How Aaron Clauset discovered a pattern behind terrorist attacks...and what it told him

It's an idyllic summer day in Denver. Families are enjoying a festival in Civic Center Park, while residents and visitors alike happily stroll along the 16th Street Mall as a shuttle glides past. The air is filled with the sounds of people laughing and children playing.

Suddenly, there's a deafening explosion. The urban tranquility is replaced by scenes of horror: charred wreckage, collapsed buildings, bleeding victims. Horrified screams mingle with the wail of police sirens.

Aaron Clauset watches as this terrorist attack unfolds. The University of Colorado professor is visiting the Counterterrorism Education Learning Lab, a museum that opened near Civic Center Park in 2008. The nonprofit CELL is dedicated to preventing terrorism through education and empowerment, but judging from its centerpiece exhibit — a multimedia display that uses video projections and hidden speakers to make visitors like Clauset feel as if they're experiencing a terrorist event in the middle of Denver — that education and empowerment comes with a heavy dose of anxiety and hysteria. At the end of the simulation, an ominous message lingers on the wall displays: "Terrorism: It could happen anywhere. It could happen here."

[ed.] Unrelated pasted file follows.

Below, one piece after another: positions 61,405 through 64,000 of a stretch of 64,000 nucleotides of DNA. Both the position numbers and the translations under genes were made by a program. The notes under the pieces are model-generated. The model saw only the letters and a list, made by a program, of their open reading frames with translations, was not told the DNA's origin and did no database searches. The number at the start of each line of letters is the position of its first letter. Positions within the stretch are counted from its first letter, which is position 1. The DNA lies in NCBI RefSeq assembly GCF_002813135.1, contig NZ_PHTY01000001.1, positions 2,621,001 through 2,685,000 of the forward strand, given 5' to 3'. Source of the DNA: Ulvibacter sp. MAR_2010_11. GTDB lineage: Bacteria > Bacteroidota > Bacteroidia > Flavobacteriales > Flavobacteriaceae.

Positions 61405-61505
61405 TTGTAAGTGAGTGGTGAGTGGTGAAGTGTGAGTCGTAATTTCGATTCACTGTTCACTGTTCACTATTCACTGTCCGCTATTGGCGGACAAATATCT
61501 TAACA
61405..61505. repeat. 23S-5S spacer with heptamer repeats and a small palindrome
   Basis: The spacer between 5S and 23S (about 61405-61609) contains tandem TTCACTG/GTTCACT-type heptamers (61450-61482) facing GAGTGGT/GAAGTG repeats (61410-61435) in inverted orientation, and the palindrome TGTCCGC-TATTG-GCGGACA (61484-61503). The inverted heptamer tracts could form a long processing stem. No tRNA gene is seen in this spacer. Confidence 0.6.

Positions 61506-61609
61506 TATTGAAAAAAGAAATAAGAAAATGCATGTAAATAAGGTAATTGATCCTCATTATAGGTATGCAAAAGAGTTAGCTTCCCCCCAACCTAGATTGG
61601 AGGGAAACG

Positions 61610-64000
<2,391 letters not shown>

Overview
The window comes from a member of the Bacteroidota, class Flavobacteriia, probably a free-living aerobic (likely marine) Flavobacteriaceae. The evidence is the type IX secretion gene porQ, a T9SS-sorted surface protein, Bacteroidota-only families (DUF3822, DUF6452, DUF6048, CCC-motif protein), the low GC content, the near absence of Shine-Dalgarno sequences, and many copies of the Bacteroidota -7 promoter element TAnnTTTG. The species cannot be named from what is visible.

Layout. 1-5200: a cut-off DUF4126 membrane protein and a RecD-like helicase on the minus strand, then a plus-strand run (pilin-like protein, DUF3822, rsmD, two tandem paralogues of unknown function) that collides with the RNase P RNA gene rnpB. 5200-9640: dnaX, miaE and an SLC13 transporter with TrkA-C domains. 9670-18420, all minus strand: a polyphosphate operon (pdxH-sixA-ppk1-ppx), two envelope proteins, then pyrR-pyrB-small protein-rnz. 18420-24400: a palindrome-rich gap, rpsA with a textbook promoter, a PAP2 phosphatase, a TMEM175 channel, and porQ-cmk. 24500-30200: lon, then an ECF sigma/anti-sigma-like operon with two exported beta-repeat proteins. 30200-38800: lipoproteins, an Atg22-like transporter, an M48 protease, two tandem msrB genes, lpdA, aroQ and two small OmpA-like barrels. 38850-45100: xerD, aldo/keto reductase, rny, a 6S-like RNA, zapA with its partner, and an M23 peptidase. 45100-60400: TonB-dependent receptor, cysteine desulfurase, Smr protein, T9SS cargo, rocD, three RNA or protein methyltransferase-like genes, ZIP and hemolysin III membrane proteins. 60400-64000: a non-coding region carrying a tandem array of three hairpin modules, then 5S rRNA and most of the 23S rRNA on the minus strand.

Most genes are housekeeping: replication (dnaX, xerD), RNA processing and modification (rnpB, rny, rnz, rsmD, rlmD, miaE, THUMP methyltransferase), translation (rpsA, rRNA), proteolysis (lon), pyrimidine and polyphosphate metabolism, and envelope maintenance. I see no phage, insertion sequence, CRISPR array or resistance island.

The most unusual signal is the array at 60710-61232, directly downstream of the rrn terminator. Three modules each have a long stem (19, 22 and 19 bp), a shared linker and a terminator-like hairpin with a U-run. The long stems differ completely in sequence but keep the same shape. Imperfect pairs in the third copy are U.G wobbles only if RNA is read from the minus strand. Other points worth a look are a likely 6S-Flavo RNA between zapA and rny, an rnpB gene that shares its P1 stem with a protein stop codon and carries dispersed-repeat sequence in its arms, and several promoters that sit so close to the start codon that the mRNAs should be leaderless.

"The intent here is to scare you," says Clauset. "This is exactly what the public discourse around terrorism looks like." The underlying message of the CELL and other institutions devoted to terrorism is that it's the great horrific unknown. Terrorism is something that can happen anywhere, at any time, to anyone. Terrorism is something that should be feared, something that should be fought against, but not something that can be fully understood.

Clauset knows that the truth isn't so simple. The unassuming 34-year-old data-sciences whiz kid, dressed in a T-shirt and shorts for this visit to the CELL, understands terrorist attacks better than almost anyone. An assistant professor of computer science, Clauset is based at the BioFrontiers Institute, CU's state-of-the-art bioscience hub, even though he hasn't taken a biology course since tenth grade. This August he'll be presenting some of his newest, most provocative research at the American Statistical Association's Joint Statistical Meetings, the largest and most prestigious gathering of statisticians in North America, though he's never taken a statistics course. And his research on terrorism, which has caught the attention of national-security experts (if not many security officials), provided the basis for a chapter on violent conflict in superstar statistician Nate Silver's bestseller The Signal and the Noise — despite the fact that Clauset attended a small college devoted to the Quaker ideals of peace and consensus.

"In this game, I don't know anyone else like him who has made the contributions he's made to the world of data science across such really, really different disciplines," says James Martin, Clauset's computer-science department chair.